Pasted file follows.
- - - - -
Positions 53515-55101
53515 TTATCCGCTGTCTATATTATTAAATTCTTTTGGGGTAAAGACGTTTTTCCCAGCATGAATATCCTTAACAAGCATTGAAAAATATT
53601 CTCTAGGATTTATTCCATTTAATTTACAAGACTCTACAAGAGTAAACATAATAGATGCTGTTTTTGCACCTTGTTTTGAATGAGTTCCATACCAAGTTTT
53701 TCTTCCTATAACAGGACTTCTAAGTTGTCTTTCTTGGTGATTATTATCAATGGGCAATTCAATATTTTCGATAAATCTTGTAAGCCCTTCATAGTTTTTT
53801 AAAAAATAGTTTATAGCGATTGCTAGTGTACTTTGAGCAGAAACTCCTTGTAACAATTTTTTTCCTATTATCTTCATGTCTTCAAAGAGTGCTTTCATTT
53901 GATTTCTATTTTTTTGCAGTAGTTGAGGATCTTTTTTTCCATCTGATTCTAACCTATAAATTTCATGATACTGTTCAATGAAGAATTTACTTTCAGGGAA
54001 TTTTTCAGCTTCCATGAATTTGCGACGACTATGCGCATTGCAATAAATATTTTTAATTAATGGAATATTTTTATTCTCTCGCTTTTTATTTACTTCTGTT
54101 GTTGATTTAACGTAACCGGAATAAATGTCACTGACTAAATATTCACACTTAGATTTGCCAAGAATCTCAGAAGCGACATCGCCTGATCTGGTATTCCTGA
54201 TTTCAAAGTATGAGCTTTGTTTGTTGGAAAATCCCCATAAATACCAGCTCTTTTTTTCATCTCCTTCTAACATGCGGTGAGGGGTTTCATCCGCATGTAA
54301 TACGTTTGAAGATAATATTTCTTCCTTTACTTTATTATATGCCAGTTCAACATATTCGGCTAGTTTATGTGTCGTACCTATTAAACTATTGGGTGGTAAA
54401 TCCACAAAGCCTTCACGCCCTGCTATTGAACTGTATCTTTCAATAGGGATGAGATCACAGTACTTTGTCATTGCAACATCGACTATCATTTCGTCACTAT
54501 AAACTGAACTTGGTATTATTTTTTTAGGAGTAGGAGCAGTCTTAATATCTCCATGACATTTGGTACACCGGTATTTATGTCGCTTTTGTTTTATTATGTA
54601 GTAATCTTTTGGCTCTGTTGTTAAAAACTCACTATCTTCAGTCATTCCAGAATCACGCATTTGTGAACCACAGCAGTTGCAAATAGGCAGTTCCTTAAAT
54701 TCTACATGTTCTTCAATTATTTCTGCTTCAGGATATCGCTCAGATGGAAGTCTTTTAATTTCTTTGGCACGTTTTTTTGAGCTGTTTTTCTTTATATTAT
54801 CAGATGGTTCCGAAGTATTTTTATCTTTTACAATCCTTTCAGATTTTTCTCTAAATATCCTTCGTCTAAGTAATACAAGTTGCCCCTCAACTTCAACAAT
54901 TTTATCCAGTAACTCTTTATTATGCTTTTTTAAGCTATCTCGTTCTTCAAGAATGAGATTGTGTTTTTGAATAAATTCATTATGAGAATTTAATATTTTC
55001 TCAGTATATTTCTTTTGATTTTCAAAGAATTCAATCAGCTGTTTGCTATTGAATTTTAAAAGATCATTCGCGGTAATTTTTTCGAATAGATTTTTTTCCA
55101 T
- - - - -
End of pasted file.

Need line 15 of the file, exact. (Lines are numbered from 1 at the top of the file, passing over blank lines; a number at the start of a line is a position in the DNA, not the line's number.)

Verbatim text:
54801 CAGATGGTTCCGAAGTATTTTTATCTTTTACAATCCTTTCAGATTTTTCTCTAAATATCCTTCGTCTAAGTAATACAAGTTGCCCCTCAACTTCAACAAT